Police should be out checking the traffic on Sundays, too

Tuesday April 11, 2017 Published in Smoke Signals

“On Sunday around lunchtime I saw a dark blue Toyota car and a motor bike having a race down the straight part of road near Matavera church and the rugby club,” a smoke signaller says.

“they must have been doing around 80km. All day I saw only one police car patrolling around the island. Were the police having the day off?  There seems to be plenty of police presence during the week, collecting fines from school children.”


Another smoke signaller spotted a large group of young tourists riding scooters on the seawall road on Sunday. To their credit, they were all wearing safety helmets, but they needed them, because their driving was atrocious. They were riding up to three abreast and weaving all over the road without any thought to the traffic building up behind them. When they got to a bar near town, they abruptly turned left into a carpark without signalling. A car behind them that had obviously been hired by members of the same group also turned abruptly without signalling, and the female driver brought it to a stop with the back half of it protruding halfway across one side of the road. I reckon rental companies need to make it very clear and plain to their customers that we do, in fact, have road rules in this country.”


The Aitutaki Power Supply board sackings and the cash raid will not have happened if Mike Henry had not interfered with this financially viable business operation on Aituitaki,” a smoke signaller says. “If the APS bank account was $12.50 cents then Mike and government would not even bother. But because its $1.2 million dollars of the Araura peoples’ hard-earned money then greed comes in and in a flash, it’s gone. The excuse Mike will give is that that the money is with CIIC – of which Mike is the chairman. Mike has struck twice. Money from government for the doomed Tiare Taporo (which was later repaid) and now money from APS that I believe will go to his pet projects and those of the CIP.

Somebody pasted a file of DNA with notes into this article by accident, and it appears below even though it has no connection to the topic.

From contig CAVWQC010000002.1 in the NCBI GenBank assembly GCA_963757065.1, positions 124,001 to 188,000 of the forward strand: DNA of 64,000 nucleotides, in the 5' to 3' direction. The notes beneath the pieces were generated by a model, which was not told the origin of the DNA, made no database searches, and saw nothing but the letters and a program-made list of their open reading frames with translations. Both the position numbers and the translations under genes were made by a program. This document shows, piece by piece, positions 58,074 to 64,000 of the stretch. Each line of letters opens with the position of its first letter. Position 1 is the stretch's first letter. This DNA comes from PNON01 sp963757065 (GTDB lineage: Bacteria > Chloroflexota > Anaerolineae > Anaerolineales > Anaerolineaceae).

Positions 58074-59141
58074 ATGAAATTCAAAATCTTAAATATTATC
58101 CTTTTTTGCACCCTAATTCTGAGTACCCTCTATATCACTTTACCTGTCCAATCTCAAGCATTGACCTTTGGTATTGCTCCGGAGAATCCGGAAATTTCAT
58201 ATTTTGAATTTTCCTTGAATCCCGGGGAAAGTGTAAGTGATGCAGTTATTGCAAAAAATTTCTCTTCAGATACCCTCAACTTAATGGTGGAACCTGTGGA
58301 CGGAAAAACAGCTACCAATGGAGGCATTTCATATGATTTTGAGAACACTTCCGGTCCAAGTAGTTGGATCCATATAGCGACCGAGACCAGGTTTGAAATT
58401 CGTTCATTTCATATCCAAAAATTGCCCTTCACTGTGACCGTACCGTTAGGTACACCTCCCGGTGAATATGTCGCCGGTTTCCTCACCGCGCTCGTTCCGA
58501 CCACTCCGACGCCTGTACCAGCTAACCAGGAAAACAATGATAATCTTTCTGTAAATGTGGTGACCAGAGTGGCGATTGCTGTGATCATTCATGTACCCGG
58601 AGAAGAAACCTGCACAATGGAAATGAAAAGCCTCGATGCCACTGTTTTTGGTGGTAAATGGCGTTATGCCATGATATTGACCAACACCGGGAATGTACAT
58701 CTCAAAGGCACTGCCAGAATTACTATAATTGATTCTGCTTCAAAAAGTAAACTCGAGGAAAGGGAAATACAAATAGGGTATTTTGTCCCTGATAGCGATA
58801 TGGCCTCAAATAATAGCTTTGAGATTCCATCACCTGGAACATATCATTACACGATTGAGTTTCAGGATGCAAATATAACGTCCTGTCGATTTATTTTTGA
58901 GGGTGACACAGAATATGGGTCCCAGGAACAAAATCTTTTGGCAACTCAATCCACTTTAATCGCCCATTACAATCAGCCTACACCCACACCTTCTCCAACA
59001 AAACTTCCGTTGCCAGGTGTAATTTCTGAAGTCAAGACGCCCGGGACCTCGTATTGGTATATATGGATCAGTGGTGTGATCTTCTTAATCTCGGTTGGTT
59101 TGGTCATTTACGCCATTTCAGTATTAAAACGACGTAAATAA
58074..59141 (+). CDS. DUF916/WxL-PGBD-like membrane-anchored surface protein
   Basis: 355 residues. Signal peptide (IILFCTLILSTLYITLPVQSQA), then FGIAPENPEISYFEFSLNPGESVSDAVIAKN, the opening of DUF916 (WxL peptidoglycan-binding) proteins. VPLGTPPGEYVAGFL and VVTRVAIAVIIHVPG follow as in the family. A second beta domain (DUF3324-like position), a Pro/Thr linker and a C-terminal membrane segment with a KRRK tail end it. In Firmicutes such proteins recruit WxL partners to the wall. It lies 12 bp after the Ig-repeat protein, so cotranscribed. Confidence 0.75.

Cyclone Cook has struck in the South Pacific but there’s a certain irony in the name, a smoke signaller says. “Fortunately, it is nowhere near the Cook Islands.”


The Demo conference began yesterday at the AOG Hall in Takuvaine and it would have been interesting to have been a fly on the wall, a smoke signaller says. “The Demos seem so disorganised I’m surprised they could even put a conference together.”


“When is this government and ICI going to do something about the horrendous state of our roads,” a smoke signaller asks. “Parts of the back road are more pothole than road these days, and the main road around the island isn’t much better. Every week I seem to hit another hidden pothole and I don’t think my car’s suspension is going to last much longer. Good for the people who run the service workshops, I guess, but bad luck for us. The method used to fill potholes needs looking at urgently too. It simply doesn’t work and it’s a waste of time and money.”

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